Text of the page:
Is it white coat syndrome or is it high blood pressure?

August 31, 2021

Image

Do you get nervous whenever you’re scheduled for a check-up? Do you suspect your blood pressure spikes higher than usual when you’re in a doctor’s office? Here’s what to know about white coat syndrome, high blood pressure and how to tell the difference.

What is white coat syndrome?

“White coat syndrome” or the “white coat effect” are terms that describe what happens when your blood pressure rises slightly in medical settings. The disorder gets its name from the fact that many medical professionals traditionally wear white coats.

Experts estimate that up to nearly 1 in 3 people experience white coat syndrome. It’s important to understand that anxiety-related high blood pressure doesn’t mean you have hypertension. But it can increase your health risks. Even though your blood pressure might return to normal when you return home, a temporary increase can put strain on your heart. In fact, some studies have even pointed to a link between white coat syndrome and an increased risk of heart attack, heart failure and stroke.

How to decrease white coat syndrome

Anxiety isn’t the only reason for blood pressure spikes. Any stressor can cause a temporary rise in blood pressure. For example, worrying about work, a family emergency or even eating foods with too much sodium can increase your blood pressure.

For some people, knowing that your blood pressure usually rises in a doctor’s office can become a self-fulfilling prophecy. Stressing yourself out over your blood pressure reading can actually be the cause of the uptick in those numbers. To relieve white coat syndrome, do your best to implement a few tips:

  • Practice relaxation techniques such as deep breathing, visualizing a calm environment or repeating affirmative statements to yourself.
  • Try talking with the nurse who is taking your blood pressure. For some, engaging in conversation can provide necessary distraction.
  • Ask to move to a less crowded area. Sometimes, the triage area where you get your blood pressure taken can be crowded or noisy. If being around too many people makes you feel more anxious, ask if you can move to a quieter, more secluded area to get a more accurate reading.

How to check your blood pressure at home

If you have elevated blood pressure in the office, your doctor may ask you to check your blood pressure at home. Taking your blood pressure at home can help your doctor understand whether or not the increased numbers are the result of white coat syndrome or hypertension.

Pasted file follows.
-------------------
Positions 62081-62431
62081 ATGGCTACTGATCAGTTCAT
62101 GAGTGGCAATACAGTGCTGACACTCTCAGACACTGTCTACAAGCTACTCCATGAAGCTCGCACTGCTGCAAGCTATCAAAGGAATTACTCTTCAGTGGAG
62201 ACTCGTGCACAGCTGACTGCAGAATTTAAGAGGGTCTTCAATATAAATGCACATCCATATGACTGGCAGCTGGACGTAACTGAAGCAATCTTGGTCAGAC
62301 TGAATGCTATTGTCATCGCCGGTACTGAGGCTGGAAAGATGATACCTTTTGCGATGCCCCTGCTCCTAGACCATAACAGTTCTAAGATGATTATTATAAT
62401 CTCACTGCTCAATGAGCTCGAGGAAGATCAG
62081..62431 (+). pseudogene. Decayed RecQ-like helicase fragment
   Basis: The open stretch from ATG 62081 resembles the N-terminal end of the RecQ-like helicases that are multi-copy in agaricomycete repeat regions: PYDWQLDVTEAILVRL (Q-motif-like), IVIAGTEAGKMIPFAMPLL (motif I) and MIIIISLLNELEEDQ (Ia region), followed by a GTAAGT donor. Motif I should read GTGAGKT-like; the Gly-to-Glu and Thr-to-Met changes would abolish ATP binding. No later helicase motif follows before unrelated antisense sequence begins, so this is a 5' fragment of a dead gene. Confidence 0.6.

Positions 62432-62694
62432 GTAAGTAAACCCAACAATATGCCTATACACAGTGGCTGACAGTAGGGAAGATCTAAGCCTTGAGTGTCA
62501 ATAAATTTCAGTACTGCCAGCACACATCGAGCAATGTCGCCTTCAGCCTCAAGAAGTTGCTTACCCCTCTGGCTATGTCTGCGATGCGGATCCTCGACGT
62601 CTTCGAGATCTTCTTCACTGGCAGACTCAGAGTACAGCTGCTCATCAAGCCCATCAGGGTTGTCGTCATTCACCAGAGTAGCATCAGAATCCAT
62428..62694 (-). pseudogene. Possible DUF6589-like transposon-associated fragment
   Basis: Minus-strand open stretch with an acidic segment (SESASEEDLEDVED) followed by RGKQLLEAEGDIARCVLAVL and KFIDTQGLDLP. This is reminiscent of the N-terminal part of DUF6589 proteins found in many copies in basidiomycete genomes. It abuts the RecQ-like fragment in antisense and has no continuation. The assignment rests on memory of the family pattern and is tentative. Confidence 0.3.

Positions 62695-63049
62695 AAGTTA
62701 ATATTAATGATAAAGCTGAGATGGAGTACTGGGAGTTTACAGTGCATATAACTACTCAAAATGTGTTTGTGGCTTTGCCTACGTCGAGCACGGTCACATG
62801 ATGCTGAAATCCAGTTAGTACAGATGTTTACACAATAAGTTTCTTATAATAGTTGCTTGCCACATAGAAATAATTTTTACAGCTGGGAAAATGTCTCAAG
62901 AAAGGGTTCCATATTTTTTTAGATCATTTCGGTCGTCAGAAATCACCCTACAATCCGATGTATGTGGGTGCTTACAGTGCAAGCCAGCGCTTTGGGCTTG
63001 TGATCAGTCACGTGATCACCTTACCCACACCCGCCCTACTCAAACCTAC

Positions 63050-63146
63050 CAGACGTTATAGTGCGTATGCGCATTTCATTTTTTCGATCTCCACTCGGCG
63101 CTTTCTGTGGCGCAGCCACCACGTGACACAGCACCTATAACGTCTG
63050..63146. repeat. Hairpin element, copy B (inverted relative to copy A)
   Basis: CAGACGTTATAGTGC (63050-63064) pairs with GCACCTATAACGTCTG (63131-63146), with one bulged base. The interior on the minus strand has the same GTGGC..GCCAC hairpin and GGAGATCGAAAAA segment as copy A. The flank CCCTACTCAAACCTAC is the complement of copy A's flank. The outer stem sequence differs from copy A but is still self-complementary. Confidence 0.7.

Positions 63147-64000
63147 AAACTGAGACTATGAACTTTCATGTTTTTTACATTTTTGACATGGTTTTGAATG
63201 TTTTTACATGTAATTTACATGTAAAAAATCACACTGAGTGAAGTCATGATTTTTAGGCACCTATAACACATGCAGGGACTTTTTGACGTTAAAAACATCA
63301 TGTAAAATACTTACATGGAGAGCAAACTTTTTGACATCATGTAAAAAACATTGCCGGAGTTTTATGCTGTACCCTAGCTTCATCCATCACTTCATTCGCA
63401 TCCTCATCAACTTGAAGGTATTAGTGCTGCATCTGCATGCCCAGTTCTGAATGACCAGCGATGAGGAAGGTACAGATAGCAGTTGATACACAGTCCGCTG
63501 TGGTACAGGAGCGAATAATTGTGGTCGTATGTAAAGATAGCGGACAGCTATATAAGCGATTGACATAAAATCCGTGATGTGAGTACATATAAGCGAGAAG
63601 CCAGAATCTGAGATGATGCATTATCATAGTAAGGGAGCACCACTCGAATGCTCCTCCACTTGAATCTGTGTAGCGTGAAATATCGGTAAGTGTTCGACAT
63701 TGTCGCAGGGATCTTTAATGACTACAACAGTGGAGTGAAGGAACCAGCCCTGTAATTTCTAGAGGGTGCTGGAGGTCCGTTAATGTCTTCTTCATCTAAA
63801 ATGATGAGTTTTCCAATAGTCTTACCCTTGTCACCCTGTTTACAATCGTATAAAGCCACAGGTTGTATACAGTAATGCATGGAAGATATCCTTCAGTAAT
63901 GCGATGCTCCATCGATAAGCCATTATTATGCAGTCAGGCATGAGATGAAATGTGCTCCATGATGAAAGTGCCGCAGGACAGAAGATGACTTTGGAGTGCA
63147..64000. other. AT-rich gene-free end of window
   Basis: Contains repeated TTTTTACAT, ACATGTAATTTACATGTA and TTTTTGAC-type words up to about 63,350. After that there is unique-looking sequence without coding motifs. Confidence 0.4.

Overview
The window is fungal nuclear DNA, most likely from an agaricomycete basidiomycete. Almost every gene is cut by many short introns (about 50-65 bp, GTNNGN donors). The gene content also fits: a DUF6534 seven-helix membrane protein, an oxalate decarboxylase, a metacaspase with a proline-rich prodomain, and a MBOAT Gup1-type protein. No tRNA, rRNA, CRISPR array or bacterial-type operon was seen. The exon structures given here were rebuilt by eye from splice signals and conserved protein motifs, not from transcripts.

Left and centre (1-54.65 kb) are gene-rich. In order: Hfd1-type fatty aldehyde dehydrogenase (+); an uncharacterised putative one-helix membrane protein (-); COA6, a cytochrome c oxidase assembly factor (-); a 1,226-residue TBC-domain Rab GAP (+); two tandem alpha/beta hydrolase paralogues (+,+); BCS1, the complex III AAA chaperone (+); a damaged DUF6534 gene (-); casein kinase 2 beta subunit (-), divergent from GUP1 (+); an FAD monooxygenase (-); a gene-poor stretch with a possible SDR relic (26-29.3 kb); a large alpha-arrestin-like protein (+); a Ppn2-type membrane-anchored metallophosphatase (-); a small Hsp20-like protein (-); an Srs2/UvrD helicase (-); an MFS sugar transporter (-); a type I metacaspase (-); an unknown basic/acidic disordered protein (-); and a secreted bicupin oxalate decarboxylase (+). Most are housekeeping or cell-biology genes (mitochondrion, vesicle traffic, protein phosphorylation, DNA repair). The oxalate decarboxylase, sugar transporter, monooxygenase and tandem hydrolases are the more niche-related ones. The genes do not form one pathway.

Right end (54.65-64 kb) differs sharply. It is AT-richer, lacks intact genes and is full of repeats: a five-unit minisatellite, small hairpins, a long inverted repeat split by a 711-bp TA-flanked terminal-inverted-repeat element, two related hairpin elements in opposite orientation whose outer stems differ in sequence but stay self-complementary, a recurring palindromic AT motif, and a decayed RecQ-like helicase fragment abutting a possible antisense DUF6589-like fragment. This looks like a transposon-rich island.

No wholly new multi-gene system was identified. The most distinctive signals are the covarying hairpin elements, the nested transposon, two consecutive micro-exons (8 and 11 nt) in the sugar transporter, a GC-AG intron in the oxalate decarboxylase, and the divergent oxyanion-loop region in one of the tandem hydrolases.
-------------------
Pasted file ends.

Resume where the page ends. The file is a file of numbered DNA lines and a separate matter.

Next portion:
You can purchase an automated blood pressure cuff at most grocery stores, health food stores or pharmacies. These cuffs show your blood pressure reading on a digital monitor.

It’s important to track your blood pressure at different points throughout the day. This can help your doctor understand if certain activities or events cause an increase in blood pressure. For the most accurate reading, make sure you also:

  • Choose a blood pressure cuff that is the right size. You should be able to put one finger between the cuff and your arm when it is deflated.
  • Avoid drinking, exercising or smoking within 30 minutes of taking your blood pressure.
  • Sit with your feet on the floor and your back straight when you take your blood pressure. Make sure you are not crossing your legs, arms or feet.
  • Take at least two readings every time you track your blood pressure to confirm that the numbers are accurate.
  • Take your blood pressure cuff to your doctor’s office at least once so you can calibrate it against the manual cuff your nurse uses. Your nurse can also confirm that the cuff works correctly.

Keep a blood pressure tracker that records your blood pressure reading, the time of day and any other relevant details, such as if you just ate a salty meal or exercised. There are many blood pressure tracking apps you can download to your phone, or download the printable blood pressure tracker to make sure you’re keeping an eye on your blood pressure numbers between office visits.

To learn more about your blood pressure or hypertension, find a healthcare provider near you.